Non German people say things like that about the German people quite a lot. But the German people themselves are pretty convinced and comfortable with socialized everything and central planning, just like the once beloved national socialists did.

TBT or not TBT's picture

Sociopaths enjoying the spoils and perks that central planning regimes reliably provide, to a few, for a while.

ThirdWorldNut's picture

"we have reached lower bound for all practical purposes" BUT "we are not finished yet!"

i.e. I'm gonna dig a hole till I reach China and then dig some more and that, plebs, will be the lower bound. Do you understand me, do you?


Sudden Debt's picture

and the dollar is proof that QE doesn't create the risk of hgh inflation to which Draghi is refering from the 90's.

Carpenter1's picture

This is all about a global rebalancing of power. EU will become much more powerful than it is, the US will lose significant power, China will gain enormous power.

Therefore the EU must remove the inefficiencies(not corrupt bankers though of course), and become more profitable for business, big business. Meanwhile the US is being ratcheted down little by little.

Once all the pieces are in place and the vampires feel they can pull the plug, they will announce the currency reset. China has its gold, the EU always did, as the US does as well as Russia.

But of course, grand schemes like this are littered with potential black swans and are just as likely to kick off a worldwide panic, thus we have Homeland Security to deal with all the "would be" new leaders arising in the chaos.

TBT or not TBT's picture

Wrong. The EU region is in steep, crippling demographic decline and crippling demographic transformation too in most of its nation states. Ditto Russia. Ditto China. The USA is in the least worst shape on these fundamental indicators of civilisational health. Short of robots/skynet replacing humans as economic and moral actors.

Thorny Xi's picture

Gold is not the foundation of an economy.  Energy is the foundation.  Energy is defined as the power expended in doing work over time.  Gold is nice, but oil and gas are fundamental.

TheRedScourge's picture

Exactly. Gold prices have largely gone up due to cost inflation, and the main cost is energy, mechanized and human.

SafelyGraze's picture

- swap them for dollars

- swap them for bonds

- swap them for misc securities

- swap them for equities

- swap them for derivatives

- swap them tangible assets

many many levers remaining


ebworthen's picture

Just start depositing money into people's bank accounts so you can charge interest on the deposits.

Endless liquidity.

darteaus's picture


The ECB prints money and puts it directly into people's bank accounts with the caveat that they can't withdraw it until it vests.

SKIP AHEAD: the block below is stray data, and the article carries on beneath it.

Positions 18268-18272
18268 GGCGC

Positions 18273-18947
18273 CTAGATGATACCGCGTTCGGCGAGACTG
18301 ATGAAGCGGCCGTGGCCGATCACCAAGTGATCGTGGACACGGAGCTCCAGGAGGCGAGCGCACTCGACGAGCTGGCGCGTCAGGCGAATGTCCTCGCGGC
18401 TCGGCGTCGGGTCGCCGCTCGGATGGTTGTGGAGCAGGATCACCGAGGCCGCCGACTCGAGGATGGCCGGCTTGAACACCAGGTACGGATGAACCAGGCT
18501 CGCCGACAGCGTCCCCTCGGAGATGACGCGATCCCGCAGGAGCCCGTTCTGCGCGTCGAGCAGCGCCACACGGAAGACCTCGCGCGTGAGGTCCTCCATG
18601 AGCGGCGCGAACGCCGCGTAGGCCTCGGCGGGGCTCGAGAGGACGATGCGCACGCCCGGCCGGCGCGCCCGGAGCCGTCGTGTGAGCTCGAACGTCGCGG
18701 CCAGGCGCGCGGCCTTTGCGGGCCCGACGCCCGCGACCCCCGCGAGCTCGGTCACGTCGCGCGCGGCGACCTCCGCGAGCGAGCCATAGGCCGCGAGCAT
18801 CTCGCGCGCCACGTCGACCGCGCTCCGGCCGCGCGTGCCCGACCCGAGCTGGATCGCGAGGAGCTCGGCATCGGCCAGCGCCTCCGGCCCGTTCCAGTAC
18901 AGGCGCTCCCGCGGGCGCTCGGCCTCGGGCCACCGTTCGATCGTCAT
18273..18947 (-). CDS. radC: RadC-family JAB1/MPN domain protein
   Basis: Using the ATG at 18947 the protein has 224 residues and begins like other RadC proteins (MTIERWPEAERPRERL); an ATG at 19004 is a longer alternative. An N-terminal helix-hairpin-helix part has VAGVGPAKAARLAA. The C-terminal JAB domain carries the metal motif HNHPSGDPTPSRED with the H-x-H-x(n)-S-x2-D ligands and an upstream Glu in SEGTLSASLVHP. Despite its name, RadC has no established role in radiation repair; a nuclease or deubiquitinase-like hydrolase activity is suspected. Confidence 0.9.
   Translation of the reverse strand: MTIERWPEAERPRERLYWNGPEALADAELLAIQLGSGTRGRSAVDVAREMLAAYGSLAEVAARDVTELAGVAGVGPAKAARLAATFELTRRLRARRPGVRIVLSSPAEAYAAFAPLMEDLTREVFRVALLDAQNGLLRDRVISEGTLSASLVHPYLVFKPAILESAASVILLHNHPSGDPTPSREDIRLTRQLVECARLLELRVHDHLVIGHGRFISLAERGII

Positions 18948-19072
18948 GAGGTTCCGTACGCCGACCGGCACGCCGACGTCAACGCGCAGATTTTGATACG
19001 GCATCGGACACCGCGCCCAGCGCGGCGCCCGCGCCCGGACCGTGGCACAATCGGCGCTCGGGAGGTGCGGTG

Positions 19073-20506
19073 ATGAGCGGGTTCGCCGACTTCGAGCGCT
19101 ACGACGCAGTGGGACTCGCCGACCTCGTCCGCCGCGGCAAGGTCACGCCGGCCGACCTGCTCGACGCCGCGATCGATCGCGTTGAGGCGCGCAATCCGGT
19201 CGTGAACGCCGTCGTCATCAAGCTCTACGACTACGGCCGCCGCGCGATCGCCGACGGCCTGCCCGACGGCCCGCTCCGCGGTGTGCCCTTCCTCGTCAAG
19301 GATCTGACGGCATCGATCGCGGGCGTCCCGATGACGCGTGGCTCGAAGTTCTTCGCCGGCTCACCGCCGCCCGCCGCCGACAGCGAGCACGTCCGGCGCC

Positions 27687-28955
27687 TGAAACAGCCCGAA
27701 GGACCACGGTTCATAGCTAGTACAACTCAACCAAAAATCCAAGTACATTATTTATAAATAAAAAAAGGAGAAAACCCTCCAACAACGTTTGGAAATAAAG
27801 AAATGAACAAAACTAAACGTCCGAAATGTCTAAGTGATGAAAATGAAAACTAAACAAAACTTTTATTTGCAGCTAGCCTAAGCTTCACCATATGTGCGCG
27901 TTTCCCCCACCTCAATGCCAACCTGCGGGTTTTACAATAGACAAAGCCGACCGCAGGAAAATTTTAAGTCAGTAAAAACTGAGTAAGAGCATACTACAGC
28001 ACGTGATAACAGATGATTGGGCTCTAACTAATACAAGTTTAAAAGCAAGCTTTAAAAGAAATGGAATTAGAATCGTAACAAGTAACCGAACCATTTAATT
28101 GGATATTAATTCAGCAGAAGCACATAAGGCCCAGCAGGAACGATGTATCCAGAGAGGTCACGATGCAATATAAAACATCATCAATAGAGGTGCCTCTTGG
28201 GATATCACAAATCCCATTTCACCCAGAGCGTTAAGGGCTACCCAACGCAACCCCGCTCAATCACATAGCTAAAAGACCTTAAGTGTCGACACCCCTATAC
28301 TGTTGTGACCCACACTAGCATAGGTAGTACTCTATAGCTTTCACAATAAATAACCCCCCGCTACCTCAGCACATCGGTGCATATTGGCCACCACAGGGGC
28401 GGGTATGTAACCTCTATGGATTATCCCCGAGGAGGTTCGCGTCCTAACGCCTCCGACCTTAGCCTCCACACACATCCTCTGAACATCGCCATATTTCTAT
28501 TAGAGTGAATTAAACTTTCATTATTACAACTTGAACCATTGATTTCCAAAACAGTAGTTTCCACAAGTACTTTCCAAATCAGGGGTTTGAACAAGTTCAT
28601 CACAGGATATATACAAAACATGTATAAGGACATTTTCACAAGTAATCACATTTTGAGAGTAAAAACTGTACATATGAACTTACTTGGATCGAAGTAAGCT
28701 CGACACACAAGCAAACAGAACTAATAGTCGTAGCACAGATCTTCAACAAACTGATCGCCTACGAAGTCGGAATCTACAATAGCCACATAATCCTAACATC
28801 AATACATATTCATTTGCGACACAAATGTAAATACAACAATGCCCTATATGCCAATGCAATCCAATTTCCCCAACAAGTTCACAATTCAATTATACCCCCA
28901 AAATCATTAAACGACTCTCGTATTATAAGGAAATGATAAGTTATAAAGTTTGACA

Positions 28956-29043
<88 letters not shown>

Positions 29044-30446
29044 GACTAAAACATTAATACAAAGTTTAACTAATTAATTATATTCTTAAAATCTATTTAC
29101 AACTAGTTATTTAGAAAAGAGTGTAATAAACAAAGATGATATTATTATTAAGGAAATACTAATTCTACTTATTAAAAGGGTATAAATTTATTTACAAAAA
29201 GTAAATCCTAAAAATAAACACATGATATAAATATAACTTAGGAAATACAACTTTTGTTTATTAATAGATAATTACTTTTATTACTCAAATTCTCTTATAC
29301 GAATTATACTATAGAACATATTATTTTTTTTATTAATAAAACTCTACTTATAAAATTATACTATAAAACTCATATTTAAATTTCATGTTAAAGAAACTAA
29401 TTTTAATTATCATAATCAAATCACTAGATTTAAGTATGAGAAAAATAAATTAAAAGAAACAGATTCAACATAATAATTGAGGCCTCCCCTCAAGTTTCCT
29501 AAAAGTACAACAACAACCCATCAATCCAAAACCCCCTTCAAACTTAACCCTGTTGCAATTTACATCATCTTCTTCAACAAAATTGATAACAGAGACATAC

Money gets into circulation, people get the money, banks get the charges!


seek's picture

You basically just described Cyprus.

Instead of printing, they emptied the accounts, then deposited shares that aren't usable until vested at a later date.

I'm sure eventually something like this will actually get implemented, both in the EU and US, since all the mechanics are there to make it happen. It's still a madness that occurs as the system is in its death throes.

cougar_w's picture

Hmm ... interesting.

It wouldn't be in practical circulation due to the vesting requirement, but yeah it would be counted toward M1. A bit of magic at work there.

And it would create a short-term wealth effect; banks would write loans against the unvested value as collateral held in escrow; with inflation being this low cash is the best collateral there is. The loans would be bank money and not government money so it is marginally non-inflationary in strictly monetary terms, but it would instantly increase M1 velocity. Good for statistics.

I'd give it 6 months to make a visible difference, and a few years to sustain that. But the risk of bank failures would rocket and in the end I think the grinding systemic problems of under-employment and devouring deflation just get worse due to the perceived lack of urgency in fixing these.

So one last party, a few years of feeling good, and then the black plague arrives and kills everyone.

Not a bad way to go actually.

earnyermoney's picture

Where's Jump From Building?

NOTaREALmerican's picture

Jail the immoral savers!!!

Sudden Debt's picture


and I bet they'll also lose...

disabledvet's picture

The last time savers mattered was the Great Depression.

The Zionists repealed that law...and still are it would appear.

Careful what you vote for!

Temporalist's picture

"There is no plan B." -Brilliant Central Planner

"We do not monetize the debt." -Another Brilliant Central Planner

alien-IQ's picture

"Give me control over a nations currency, and I care not who makes its laws.”